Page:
If the crust starts to brown too rapidly, tent it with foil.
Cool before slicing.
Bacon Cheese Muffins
Good for brunch
1 cup self-rising flour
1 cup sour cream
1 stick butter, softened
3/4 cup grated sharp cheese
1/2 cup real bacon bits
Combine ingredients and spoon into mini muffin tins that have been coated with nonstick spray. Bale at 400 degrees for about 20 minutes.
Muffins will be golden and crunchy. Makes about 2 dozen.
Mother’s Butterscotch Pies
1 1/2 cups sugar, divided
4 cups milk
7 Tbsp. flour or cornstarch
1 pinch of salt
6 egg yolks (reserve whites)
4 Tbsp. butter
Two baked 9-inch pie shells
6 egg whites
Caramelize 1 cup of the sugar by placing in a heavy saucepan on low heat and leave until melted and brown, being careful not to let it burn.
Heat milk; add browned sugar.
Combine flour and remaining 1/2 cup sugar and salt; set aside.
Add milk and sugar to egg yolks and then to flour mixture.
Cook over low heat until thicken; add butter.
Pour into two baked 9-inch pie shells.
Beat egg whites with 1/2 cup sugar until stiff. Spread over filling in both pies. Bake in a 375-degree oven until meringue is lightly browned.
Frosty Strawberry Dessert
A family favorite from Mother Wages
1 cup sifted all purpose flour
1/4 cup brown sugar
1/2 cup walnuts (or pecans)
1/2 cup butter, melted
2 egg whites*
1 cup sugar
2 cups sliced fresh strawberries (or 10 oz. frozen) if frozen, reduce sugar to 2/3 cup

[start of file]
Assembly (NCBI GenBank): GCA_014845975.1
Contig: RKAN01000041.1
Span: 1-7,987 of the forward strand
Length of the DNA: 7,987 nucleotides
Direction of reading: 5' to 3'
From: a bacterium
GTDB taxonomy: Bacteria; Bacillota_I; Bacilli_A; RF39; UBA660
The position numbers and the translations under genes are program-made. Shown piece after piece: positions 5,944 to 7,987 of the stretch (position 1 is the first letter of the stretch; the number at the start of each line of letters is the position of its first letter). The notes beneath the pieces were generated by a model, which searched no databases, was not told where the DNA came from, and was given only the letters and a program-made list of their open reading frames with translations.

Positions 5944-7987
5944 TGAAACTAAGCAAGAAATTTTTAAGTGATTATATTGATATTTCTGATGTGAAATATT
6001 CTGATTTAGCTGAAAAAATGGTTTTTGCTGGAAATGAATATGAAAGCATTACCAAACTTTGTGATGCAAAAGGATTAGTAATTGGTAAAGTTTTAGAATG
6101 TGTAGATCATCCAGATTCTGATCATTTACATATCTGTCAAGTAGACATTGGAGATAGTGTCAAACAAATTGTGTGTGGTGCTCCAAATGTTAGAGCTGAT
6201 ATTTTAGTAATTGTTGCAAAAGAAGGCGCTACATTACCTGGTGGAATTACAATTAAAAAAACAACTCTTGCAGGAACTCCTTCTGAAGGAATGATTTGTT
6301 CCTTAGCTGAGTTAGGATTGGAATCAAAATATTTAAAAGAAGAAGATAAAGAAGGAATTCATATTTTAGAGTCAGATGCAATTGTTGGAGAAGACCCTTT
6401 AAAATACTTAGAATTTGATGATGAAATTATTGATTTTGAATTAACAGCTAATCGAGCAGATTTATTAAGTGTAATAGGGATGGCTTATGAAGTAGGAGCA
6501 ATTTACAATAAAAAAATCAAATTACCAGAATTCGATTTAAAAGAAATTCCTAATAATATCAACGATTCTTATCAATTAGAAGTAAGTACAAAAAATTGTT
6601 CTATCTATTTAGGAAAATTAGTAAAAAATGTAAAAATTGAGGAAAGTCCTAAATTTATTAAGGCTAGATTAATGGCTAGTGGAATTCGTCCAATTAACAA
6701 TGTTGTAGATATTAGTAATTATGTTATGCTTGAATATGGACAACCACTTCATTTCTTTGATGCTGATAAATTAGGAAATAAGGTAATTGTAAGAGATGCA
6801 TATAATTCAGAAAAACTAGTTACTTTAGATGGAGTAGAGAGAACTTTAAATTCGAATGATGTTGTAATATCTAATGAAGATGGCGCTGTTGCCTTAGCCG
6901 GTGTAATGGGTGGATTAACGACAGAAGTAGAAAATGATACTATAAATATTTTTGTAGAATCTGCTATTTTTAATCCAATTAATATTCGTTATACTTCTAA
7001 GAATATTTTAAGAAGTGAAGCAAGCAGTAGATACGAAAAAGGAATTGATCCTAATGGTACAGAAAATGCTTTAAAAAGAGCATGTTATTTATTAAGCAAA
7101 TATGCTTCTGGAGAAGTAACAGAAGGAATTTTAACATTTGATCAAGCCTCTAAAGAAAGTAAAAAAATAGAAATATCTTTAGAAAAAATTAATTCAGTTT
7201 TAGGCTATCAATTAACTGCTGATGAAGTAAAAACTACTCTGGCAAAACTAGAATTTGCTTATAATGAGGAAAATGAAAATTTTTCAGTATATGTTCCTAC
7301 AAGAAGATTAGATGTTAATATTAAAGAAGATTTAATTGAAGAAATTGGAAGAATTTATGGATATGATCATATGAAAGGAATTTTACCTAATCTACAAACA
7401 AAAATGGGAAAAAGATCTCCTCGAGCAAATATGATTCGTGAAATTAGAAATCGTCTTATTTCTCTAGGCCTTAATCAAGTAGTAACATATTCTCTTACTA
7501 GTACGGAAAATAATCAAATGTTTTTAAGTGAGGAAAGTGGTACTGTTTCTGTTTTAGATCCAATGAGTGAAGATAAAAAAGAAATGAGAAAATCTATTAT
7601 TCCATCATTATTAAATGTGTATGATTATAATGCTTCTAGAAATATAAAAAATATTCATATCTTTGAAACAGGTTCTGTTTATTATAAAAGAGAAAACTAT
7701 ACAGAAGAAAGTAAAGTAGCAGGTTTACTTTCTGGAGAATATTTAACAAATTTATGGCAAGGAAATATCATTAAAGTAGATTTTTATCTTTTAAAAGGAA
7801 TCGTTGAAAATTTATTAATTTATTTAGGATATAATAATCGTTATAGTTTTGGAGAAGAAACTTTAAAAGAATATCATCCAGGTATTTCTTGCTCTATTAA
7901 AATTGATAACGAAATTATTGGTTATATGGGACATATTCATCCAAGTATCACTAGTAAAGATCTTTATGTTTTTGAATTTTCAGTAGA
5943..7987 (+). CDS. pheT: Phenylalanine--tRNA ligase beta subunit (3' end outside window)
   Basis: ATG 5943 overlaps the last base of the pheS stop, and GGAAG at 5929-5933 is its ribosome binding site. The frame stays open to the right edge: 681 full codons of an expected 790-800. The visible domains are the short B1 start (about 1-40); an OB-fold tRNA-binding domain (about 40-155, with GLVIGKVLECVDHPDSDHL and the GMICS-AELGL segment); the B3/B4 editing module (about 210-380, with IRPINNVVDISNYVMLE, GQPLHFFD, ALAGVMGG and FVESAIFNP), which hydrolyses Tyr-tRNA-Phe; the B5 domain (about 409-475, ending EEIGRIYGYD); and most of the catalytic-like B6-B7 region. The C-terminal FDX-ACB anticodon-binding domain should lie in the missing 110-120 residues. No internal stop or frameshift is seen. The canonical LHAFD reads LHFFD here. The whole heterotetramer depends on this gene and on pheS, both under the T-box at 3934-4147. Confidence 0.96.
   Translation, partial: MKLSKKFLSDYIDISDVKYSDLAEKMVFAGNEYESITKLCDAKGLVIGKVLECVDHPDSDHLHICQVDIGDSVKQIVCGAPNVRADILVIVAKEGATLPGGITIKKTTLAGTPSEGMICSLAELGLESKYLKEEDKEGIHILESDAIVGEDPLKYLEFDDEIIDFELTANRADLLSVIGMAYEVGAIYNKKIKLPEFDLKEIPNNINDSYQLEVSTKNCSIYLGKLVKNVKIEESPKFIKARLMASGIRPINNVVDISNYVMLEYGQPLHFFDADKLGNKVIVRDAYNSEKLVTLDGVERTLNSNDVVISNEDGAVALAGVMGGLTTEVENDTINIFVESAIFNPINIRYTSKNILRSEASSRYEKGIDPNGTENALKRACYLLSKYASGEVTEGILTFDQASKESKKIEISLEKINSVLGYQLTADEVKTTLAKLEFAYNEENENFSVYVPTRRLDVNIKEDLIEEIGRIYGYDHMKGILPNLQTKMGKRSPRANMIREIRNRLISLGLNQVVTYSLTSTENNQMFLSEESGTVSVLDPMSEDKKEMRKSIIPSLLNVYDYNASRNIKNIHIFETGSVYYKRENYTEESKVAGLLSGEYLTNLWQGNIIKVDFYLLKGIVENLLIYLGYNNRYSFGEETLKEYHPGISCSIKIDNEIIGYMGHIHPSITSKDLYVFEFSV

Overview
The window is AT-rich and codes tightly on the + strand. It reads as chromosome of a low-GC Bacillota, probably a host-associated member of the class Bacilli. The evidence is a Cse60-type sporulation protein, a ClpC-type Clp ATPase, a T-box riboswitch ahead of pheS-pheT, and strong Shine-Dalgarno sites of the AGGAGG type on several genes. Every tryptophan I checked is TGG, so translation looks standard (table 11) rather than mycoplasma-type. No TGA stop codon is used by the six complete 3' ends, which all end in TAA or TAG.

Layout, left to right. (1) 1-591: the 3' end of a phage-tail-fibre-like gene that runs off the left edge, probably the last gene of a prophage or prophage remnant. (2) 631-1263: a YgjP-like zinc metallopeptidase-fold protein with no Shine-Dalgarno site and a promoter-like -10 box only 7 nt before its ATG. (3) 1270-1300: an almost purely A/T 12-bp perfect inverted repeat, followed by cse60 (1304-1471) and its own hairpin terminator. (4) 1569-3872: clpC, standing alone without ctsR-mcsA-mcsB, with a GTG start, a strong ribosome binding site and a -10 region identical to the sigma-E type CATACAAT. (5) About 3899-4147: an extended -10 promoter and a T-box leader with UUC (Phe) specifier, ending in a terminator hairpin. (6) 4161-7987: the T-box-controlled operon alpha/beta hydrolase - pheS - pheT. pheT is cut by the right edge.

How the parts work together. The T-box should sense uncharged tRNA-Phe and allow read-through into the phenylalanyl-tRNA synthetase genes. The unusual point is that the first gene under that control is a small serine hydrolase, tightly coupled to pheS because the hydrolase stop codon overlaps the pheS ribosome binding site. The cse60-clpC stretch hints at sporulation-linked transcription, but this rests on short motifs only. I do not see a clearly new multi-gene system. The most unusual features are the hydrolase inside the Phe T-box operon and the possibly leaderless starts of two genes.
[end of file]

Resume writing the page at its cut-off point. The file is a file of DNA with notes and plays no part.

2 Tbsp. lemon juice
1 cup whipping cream or Cool Whip
To make topping, first four ingredients, spread in baking pan. Bake at 350 degrees for 20 minutes. Stir several times, baking until brown.
Sprinkle 2/3 of crumbs on bottom of dish you’ll put dessert in.
Combine egg whites, sugar, berries and lemon juice. Beat on high speed until forms stiff peaks. Whip cream separately (can use Cool Whip). Then fold into dessert. Do not re-whip, just fold in. Put in dish.
Sprinkle rest of crumbs on top. Can add whole strawberries on top to garnish.
Better to let crumbs cool completely before putting dessert in dish.
*Do not consume raw eggs if you are pregnant or have health issues.
Gail’s Pasta Salad for the Lake
4 carrots, chopped
Fresh cauliflower, chopped
Fresh broccoli, chopped
2 cans pitted black olives, drained
Chopped celery, optional
Cooked chicken, optional
2 Tbsp. McCormick Salad Supreme seasoning
2. (8-oz. bottles Wishbone Salad Dressing
2 (16-oz. pkg. small screw pasta, cooked and drained
Combine all salad ingredients except the pasta in a large bowl. Add Salad Supreme seasoning and dressing and toss. Store in refrigerator overnight. Toss in the pasta.
1 (5 lb.) watermelon
1 Vidalia onion
1/4 cup red wine vinegar
Salt and pepper
1/2 cup extra virgin olive oil
2 Tbsp. chopped fresh mint
4 oz. feta cheese crumbled
Salt and pepper
6 whole mint sprigs
Cut melon into bite-size pieces, removing seeds and set aside. Peel and slice the onion into rings. In a small bowl, combine vinegar, salt, pepper, and whisk until salt is dissolved. Slowly whisk in olive oil, a few drops at a time. Add chopped mint.
In a large bowl, combine the melon, onion, and feta. Pour dressing over melon mixture and toss. Garnish with mint sprigs.